This visual exploration of the time in which William Shakespeare lived is filled with jaw-dropping facts and observations. It considers what The Bard was like as a man and covers the cultural changes that took place during his lifetime - 1564-1616.

    From the time of the Tudors to Elizabeth I's reign and the first of the Stuart kings, this book reflects the political changes that were reflected in his works and explains how he worked through maps and illustrations to look at how powerful people viewed their positions in the world.

    Author Jeremy Black also explores the locations of Shakespeare's plays and examines the reasons why he chose to set them in these locations.
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  • TKWR

    The King's War (Hardback)

    Mark Logue

    (1) Hand-picked favourites
    Peter Conradi and Mark Logue's follow-up to The King's Speech (which was adapted into an Oscar-winning film starring Colin Firth) looks at how George VI and speech therapist Lionel Logue's relationship continued to thrive after the monarch made his speech about the outbreak of war.

    Drawing on exclusive material (diaries, letters and documents) from the Logue archives, this book reveals how the therapist continued to play a vital role in the king's life from the dark days of Dunkirk through to D-Day and beyond.

    It's a fascinating portrait of two men and their respective families - the Windsors and the Logues - as they worked their way through one of the greatest challenges in Britain's history.
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  • BGYUB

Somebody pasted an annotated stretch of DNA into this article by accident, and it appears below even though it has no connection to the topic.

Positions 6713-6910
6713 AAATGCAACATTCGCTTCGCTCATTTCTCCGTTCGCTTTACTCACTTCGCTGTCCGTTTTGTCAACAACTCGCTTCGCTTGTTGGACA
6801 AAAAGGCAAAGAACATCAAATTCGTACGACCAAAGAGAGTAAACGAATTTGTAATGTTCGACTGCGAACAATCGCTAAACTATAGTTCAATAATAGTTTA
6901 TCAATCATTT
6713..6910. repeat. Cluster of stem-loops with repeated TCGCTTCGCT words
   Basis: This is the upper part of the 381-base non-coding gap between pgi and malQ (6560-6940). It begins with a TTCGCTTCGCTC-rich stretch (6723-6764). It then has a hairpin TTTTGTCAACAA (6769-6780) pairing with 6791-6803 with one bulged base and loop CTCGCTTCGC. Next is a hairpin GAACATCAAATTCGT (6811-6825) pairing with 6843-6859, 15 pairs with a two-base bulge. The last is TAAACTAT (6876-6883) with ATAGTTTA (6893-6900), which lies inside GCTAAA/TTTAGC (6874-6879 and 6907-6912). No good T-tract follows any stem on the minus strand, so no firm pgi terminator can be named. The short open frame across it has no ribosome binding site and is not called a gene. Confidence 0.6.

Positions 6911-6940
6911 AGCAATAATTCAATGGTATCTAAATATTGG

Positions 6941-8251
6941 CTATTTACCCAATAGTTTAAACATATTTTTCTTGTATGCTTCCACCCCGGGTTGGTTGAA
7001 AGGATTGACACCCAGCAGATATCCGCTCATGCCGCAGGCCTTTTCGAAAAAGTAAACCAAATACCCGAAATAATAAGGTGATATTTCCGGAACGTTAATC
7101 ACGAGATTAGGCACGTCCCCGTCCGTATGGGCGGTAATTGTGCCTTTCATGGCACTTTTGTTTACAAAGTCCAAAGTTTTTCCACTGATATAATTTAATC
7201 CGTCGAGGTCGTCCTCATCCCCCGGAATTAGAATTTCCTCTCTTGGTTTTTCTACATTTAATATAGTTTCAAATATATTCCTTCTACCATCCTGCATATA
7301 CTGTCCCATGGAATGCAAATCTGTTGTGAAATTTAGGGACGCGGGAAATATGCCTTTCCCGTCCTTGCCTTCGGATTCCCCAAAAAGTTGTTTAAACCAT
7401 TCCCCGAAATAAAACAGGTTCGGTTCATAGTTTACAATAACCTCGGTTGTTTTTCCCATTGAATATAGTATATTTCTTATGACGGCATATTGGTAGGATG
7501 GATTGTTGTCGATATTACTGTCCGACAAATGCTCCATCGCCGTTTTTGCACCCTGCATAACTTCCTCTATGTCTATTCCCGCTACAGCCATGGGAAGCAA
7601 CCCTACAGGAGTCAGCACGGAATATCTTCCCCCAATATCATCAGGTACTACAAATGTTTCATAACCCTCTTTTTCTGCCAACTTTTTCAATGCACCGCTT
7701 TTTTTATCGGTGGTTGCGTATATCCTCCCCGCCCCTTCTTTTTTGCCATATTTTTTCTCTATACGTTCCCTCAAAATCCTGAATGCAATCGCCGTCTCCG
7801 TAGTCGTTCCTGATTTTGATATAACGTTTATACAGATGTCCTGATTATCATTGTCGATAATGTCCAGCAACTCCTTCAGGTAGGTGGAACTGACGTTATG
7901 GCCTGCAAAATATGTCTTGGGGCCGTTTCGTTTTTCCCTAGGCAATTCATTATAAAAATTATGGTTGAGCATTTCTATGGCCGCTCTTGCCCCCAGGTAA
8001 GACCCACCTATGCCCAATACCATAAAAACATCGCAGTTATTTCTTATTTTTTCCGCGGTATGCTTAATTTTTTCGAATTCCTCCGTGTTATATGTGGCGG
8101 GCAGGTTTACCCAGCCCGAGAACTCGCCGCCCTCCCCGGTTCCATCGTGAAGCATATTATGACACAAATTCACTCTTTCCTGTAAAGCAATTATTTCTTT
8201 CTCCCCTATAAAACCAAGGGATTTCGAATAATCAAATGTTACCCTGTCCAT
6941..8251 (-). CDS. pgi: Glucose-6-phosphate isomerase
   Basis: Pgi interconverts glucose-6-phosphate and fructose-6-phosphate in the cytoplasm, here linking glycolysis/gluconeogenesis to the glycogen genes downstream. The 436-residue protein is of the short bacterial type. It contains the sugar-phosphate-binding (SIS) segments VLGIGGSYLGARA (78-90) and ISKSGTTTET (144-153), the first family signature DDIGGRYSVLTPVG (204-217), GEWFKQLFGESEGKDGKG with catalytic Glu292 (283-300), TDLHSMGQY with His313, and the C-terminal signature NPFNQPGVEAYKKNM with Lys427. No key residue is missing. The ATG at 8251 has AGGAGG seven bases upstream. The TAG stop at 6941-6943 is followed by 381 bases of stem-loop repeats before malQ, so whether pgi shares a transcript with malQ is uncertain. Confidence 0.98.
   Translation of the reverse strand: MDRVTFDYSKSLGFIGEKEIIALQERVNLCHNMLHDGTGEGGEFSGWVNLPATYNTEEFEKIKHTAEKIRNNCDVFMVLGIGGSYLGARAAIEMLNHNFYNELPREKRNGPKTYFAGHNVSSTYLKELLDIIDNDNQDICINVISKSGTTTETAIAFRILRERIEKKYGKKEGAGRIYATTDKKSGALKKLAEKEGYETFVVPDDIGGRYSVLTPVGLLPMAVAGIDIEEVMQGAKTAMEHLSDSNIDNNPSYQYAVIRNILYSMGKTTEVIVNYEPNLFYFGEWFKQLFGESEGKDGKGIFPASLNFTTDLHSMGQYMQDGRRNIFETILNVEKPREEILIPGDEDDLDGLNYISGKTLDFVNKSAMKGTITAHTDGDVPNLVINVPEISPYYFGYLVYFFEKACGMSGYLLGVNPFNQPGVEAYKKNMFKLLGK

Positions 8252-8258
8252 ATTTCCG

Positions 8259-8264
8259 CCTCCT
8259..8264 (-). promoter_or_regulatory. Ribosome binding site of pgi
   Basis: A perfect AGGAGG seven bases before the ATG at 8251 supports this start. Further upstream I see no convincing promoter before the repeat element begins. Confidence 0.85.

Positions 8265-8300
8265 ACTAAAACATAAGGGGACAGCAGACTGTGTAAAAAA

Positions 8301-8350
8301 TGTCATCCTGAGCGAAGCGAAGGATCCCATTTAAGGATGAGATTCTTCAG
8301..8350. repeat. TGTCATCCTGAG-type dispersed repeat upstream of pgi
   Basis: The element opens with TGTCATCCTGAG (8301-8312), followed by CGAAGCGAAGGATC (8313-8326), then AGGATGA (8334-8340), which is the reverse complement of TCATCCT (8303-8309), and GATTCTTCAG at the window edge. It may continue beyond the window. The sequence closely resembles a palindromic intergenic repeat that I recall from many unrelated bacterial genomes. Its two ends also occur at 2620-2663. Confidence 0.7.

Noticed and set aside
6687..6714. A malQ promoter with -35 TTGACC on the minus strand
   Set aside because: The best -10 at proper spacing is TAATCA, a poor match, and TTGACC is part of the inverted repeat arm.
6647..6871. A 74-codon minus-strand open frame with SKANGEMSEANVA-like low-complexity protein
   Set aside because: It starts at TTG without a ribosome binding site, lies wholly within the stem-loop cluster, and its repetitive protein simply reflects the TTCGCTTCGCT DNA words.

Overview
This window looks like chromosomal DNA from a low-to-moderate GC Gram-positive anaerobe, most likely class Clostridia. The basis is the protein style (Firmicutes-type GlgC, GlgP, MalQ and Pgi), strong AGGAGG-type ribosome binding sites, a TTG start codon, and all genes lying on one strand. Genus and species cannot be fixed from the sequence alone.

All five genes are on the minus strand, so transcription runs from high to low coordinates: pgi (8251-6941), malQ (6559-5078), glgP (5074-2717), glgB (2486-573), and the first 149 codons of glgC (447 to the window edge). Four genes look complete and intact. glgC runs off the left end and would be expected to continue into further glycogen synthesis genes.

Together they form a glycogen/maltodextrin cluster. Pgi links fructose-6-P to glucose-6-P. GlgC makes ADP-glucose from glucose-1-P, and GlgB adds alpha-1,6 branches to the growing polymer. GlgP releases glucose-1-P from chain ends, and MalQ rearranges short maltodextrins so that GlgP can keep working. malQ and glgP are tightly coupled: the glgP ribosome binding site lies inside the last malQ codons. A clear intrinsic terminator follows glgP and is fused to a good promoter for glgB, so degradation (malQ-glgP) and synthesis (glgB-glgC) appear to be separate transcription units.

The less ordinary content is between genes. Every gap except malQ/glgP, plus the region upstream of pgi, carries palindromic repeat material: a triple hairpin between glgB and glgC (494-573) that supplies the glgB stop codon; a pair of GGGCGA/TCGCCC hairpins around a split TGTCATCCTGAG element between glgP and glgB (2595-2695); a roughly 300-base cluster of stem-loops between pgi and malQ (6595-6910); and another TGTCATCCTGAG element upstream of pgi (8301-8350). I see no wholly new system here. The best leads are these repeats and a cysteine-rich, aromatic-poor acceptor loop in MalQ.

The Secret Diaries of Miss Anne Lister (Paperback)

    Anne Lister

    These remarkable diaries are a piece of lost lesbian history. Anne Lister defied the role of womanhood seen in the novels of Jane Austen: she was bold, fiercely independent, a landowner, industrialist, traveller - and lesbian. She kept extensive diaries, written partly in code, of her life and loves. The diaries have been edited by Helena Whitbread, who spent years decoding and transcribing them. '[Anne Lister's] sense of self, and self-awareness, is what makes her modern to us. She was a woman exercising conscious choice. She controlled her cash and her body. At a time when women had to marry, or be looked after by a male relative, and when all their property on marriage passed to their husband, Anne Lister not only dodged the traps of being female, she set up a liaison with another woman that enhanced her own wealth and left both of them free to live as they wished ...The diaries gave me courage' Jeanette Winterson 'Engaging, revealing, at times simply astonishing: Anne Lister's diaries are an indispensable read for anyone interested in the history of gender, sexuality, and the intimate lives of women' Sarah Waters
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  • BUMQW

    Gentleman Jack (Paperback)

    Katy Derbyshire

    The extraordinary life of history's first modern lesbian who inspired the television series Gentleman Jack Anne Lister's journals were so shocking that the first person to crack their secret code hid them behind a fake panel in his ancestral home. Anne Lister was a Regency landowner, an intrepid world traveller ... and an unabashed lover of other women. In this bold new biography, prizewinning author Angela Steidele uses the diaries to create a portrait of Anne Lister as we've never seen her before: a woman in some ways very much of her time and in others far ahead of it. Anne Lister recorded everything from the most intimate details of her numerous liaisons through to her plans to make her fortune by exploiting the coal seams under her family estate in Halifax and her reaction to the Peterloo massacre. She conducted a love life of labyrinthine complexity, all while searching for a girlfriend who could provide her with both financial security and true love. Anne Lister's rich and unconventional life is now the subject of the major BBC TV drama series Gentleman Jack.